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October 26, 2008, 2:30 PM


Participants: Robert Frank, Rabbi Philip Hiat, David Kirkpatrick (moderator), Jay Phelan, Lawrence Tancredi

Pagan myths, fairy tales, and biblical stories portray a universe of sin and retribution, in which greed often plays a central role. For a trait to be so pervasive and persistent, it must have important neurobiological and psychological bases. Wanting food or sex is important for survival, but when does wanting become excessive? Additionally, what we call greed can be broken down into rivalry, competitiveness, aggression, insecurity, grandiosity, and poorly controlled urges, including desires to be successful, to be part of an elite club, to be admired. This roundtable will discuss the many facets of greed, its relation to bodily instincts, interpersonal behavior, consciousness and brain functioning, as well as its consequences when it is allowed to flourish. Panelists will also take into account the acquisitive impulses that have contributed to the current financial crisis.

Robert Frank is Visiting Professor of Business Ethics at New York University Stern School of Business. He is the Henrietta Johnson Louis Professor of Management and Professor of Economics at Cornell's Johnson Graduate School of Management. Professor Frank's "Economic View" column appears bimonthly in The New York Times. His papers have appeared in The American Economic Review, Econometrica, Journal of Political Economy, and other leading professional journals. He is the author of several books, including Choosing the Right Pond, Passions Within Reason, Microeconomics and Behavior, Luxury Fever, What Price the Moral High Ground?, Falling Behind, and The Economic Naturalist. The Winner-Take-All Society, co-authored with Philip Cook, received a Critic's Choice Award, was named a Notable Book of the Year by The New York Times, and was included in BusinessWeek's list of the ten best books of 1995.

Rabbi Philip Hiat is a scholar in residence at Central Synagogue in New York. He is also Professor of Religion at Marymount Manhattan College, and has been a visiting professor at Warsaw University in the Department of Semiotics. He has bibliographed the Judaica of the Vatican Library.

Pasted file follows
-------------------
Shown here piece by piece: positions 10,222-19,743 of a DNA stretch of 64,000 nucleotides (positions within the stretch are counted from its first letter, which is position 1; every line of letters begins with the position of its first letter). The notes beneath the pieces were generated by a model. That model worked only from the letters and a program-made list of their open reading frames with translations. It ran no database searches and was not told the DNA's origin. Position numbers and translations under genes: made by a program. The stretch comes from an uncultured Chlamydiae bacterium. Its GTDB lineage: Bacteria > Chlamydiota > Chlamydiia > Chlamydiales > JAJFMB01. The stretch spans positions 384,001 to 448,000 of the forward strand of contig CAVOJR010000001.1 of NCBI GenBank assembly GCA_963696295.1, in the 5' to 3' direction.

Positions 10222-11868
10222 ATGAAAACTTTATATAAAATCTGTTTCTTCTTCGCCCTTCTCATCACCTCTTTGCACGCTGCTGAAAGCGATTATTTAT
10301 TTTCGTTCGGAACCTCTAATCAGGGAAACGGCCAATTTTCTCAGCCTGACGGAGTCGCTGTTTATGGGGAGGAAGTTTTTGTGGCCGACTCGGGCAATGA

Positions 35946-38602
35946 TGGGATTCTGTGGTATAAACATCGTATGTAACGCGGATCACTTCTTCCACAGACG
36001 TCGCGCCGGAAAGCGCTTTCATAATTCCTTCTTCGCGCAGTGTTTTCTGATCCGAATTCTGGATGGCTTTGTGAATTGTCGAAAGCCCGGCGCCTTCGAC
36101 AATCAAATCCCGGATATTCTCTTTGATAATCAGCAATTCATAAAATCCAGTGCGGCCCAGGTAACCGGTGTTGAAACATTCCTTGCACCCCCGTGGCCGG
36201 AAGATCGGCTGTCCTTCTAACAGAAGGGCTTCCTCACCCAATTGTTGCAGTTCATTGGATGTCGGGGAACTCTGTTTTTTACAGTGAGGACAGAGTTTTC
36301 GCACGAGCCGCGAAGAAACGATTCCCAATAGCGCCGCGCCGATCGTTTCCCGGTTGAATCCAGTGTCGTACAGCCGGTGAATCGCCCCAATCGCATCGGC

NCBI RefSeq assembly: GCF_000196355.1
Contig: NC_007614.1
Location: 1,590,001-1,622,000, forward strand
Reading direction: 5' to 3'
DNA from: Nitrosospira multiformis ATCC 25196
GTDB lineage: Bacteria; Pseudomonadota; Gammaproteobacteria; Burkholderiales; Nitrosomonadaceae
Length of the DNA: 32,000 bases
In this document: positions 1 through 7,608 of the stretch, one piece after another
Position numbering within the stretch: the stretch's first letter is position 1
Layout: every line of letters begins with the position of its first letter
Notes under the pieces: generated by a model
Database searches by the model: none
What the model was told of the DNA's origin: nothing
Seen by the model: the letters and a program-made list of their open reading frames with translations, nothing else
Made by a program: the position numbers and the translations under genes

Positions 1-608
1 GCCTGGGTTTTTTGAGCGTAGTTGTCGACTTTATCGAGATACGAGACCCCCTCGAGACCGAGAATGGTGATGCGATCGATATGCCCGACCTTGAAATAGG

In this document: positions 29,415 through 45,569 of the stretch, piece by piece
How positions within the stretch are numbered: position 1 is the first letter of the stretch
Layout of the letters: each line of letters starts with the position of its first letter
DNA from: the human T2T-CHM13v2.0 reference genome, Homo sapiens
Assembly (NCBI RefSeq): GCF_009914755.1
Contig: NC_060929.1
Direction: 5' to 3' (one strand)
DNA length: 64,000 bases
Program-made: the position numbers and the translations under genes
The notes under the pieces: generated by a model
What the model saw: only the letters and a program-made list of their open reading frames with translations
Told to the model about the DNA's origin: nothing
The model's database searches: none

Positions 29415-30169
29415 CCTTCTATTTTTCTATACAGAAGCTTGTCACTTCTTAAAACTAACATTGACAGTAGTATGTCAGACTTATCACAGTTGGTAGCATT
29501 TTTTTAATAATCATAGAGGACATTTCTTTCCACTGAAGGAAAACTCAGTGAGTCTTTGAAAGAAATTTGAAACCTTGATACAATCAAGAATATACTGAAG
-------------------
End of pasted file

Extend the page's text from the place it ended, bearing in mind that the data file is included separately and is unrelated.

David Kirkpatrick (moderator) is Senior Editor for Internet and Technology at Fortune magazine and specializes in the computer and technology industries, as well as in the impact of the Internet on business and society. He is currently on leave from the magazine while writing a book about Facebook for Simon & Schuster.

Jay Phelan has been on the faculty of the UCLA Life Sciences Core Program since 1997, specializing in evolutionary biology, human behavior, and genetics. He is co-author of the international bestseller, Mean Genes, the forthcoming What is Life? A Guide to Biology, and more than twenty technical publications. He has served as an instructor at the FBI's Behavioral Analysis Program, his research has been funded by the National Science Foundation and he has appeared on ABC's Nightline, CNN with Paula Zahn, the BBC, and National Public Radio's Talk of the Nation. His work has been featured in USA Today, The Los Angeles Times, MSNBC, and Elle, as well as in more than a hundred newspapers. He is the recipient of more than a dozen teaching awards.

Laurence Tancredi, a psychiatrist-lawyer, is Clinical Professor of Psychiatry at New York University School of Medicine. He is the author or coauthor of numerous articles and several books on topics in law, ethics, and psychiatry, including Dangerous Diagnostics: The Social Power Of Biological Information (with Dorothy Nelkin), When Law and Medicine Meet: A Cultural View (with Lola Romanucci-Ross), and his most recent book, Behavior: What Neuroscience Reveals About Morality. His primary areas of research have included using Positron Emission Tomography (PET Scans) to study the neural substrates of violent men, and developing a no-fault medical injury compensation system, which was the subject of a major study by the American Bar Association's Committee on Medical professional Liability. Tancredi has a private practice in New York City and works as a forensic psychiatric consultant.


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